Precision Laser System Approved for Cataract Surgery in Europe

Yael Waknine

September 12, 2011

September 12, 2011 — The European Commission has granted the Conformité Européenne (CE) mark for a laser system (Catalys, OptiMedica Corp) that is intended to increase the precision of cataract procedures, which often still require clinicians to perform several critical steps manually.

The new device combines a femtosecond laser and integrated optical coherence tomography with an image-guidance system that automatically identifies ocular surfaces and establishes safety zones for the precise delivery of therapy.

Its approval for capsulotomy and lens fragmentation was based on clinical study data showing a marked improvement over manual surgical techniques, as defined by

  • decreases in capsulotomy size, as measured by the deviation of the capsule diameter from the intended target (mean, 29 μ vs 337 μ);

  • improved circularity of capsulotomy shape (95% circularity and little spread in outcomes vs 77% circularity and larger spread in results);

  • improved capsulotomy centration (within 77 μ of perfect centration relative to dilated pupil); and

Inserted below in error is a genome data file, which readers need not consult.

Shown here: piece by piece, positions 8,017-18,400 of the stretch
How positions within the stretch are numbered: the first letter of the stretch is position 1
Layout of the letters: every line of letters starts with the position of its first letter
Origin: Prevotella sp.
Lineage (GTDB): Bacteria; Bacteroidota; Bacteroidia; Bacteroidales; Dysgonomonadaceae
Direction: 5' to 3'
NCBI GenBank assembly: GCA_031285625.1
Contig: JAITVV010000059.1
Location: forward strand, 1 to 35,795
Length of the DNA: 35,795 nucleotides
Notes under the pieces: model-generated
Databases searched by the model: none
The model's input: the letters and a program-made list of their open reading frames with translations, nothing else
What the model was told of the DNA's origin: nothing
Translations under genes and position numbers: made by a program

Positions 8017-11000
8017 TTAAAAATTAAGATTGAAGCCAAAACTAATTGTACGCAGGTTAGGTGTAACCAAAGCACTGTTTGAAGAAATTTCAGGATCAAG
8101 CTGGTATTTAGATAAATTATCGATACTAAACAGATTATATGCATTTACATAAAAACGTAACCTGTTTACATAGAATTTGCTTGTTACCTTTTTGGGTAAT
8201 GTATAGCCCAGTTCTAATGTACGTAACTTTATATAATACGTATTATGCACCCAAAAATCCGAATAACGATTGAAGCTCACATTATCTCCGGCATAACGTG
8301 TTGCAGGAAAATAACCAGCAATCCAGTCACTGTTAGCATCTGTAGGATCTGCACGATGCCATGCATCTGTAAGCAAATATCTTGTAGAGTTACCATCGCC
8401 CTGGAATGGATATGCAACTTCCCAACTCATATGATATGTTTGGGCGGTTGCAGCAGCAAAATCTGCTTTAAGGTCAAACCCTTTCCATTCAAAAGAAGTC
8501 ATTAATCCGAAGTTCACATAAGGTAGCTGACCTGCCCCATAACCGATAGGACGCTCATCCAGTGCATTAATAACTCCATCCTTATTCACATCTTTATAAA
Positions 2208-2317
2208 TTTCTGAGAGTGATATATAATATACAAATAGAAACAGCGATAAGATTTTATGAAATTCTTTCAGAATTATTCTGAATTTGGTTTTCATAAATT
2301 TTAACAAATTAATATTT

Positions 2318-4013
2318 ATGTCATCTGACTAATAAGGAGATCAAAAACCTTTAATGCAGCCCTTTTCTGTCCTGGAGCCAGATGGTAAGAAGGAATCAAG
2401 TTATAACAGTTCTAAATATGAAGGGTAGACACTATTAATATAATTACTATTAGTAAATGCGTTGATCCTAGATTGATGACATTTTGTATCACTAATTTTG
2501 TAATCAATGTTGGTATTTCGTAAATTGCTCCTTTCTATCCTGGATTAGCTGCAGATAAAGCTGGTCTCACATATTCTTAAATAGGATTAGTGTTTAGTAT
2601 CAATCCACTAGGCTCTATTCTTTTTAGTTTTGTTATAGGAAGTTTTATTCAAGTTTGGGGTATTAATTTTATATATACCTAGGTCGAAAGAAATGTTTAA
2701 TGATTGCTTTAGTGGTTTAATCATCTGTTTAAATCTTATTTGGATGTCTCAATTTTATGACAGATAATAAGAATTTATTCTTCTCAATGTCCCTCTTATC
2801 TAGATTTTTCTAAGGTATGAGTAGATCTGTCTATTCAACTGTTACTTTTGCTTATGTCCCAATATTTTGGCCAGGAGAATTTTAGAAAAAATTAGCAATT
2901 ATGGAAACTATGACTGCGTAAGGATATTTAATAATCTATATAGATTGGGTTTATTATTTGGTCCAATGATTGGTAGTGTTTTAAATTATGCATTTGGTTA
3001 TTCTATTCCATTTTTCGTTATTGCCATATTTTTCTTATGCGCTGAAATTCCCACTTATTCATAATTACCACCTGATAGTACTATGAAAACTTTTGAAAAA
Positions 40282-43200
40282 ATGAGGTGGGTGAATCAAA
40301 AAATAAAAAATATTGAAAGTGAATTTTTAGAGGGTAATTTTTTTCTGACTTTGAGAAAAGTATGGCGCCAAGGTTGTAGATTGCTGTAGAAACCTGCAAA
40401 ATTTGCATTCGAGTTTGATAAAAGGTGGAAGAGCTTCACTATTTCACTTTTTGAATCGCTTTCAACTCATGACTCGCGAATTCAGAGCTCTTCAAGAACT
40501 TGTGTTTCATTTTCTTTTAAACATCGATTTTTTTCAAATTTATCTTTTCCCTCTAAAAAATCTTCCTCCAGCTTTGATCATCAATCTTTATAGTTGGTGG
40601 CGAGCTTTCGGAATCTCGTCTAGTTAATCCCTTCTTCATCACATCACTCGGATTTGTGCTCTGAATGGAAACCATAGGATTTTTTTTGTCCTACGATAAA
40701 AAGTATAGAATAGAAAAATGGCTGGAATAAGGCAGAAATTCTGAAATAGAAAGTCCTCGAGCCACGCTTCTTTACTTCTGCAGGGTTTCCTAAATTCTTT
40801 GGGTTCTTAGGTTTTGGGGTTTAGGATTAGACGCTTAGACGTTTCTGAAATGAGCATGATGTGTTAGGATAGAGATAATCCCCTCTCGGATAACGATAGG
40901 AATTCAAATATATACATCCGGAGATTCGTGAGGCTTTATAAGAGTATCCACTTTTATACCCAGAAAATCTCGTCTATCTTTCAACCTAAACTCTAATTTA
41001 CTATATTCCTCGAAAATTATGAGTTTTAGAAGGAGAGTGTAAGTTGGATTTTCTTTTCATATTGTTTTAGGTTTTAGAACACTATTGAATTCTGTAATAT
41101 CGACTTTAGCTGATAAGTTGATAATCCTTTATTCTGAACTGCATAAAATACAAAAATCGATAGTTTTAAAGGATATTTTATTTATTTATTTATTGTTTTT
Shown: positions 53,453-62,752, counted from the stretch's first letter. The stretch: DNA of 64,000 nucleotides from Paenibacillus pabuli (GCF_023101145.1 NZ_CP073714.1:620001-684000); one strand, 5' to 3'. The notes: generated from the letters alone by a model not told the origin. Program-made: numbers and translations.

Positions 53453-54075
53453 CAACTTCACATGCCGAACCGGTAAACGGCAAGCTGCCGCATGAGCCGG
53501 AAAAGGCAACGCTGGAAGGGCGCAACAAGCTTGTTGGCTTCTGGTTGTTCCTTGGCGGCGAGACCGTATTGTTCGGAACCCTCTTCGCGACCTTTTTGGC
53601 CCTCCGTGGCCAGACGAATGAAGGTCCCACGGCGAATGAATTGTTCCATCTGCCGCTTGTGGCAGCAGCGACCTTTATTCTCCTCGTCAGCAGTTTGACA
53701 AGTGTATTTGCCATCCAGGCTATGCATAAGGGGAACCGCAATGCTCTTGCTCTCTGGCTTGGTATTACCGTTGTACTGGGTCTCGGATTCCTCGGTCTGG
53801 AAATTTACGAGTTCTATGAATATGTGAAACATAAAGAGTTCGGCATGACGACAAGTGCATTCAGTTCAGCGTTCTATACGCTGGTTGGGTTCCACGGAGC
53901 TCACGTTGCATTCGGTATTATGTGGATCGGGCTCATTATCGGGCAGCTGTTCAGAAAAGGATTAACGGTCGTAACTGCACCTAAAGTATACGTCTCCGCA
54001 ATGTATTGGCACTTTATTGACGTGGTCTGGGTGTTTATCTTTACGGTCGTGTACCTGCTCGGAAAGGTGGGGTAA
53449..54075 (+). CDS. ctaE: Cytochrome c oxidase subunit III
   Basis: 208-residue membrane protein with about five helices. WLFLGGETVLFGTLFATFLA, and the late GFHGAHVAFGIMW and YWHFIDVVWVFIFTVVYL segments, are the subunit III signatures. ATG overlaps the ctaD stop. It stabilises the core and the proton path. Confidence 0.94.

• facilitated lens fragmentation and disassembly (40% decrease in cumulative dissipated energy during ultrasound phacoemulsification).

"The improvements in precision made possible by the [new laser system] are truly remarkable and represent a very significant and exciting advancement in the practice of cataract surgery," said William Culbertson, MD, OptiMedica Medical Advisory Board chair, in a company news release. "The system's CE mark approval is a tremendous milestone that rewards years of intense collaboration to deliver the greatest precision and best experience for both surgeon and patient."

Dr. Culbertson is professor of ophthalmology and has been awarded the Lou Higgins Distinguished Chair in Ophthalmology from the Bascom Palmer Eye Institute at the University of Miami's Miller School of Medicine in Florida.

According to the news release, the company anticipates obtaining a CE mark allowing use of the device for corneal incisions and expects a worldwide launch in 2011. It is not currently for sale in the United States.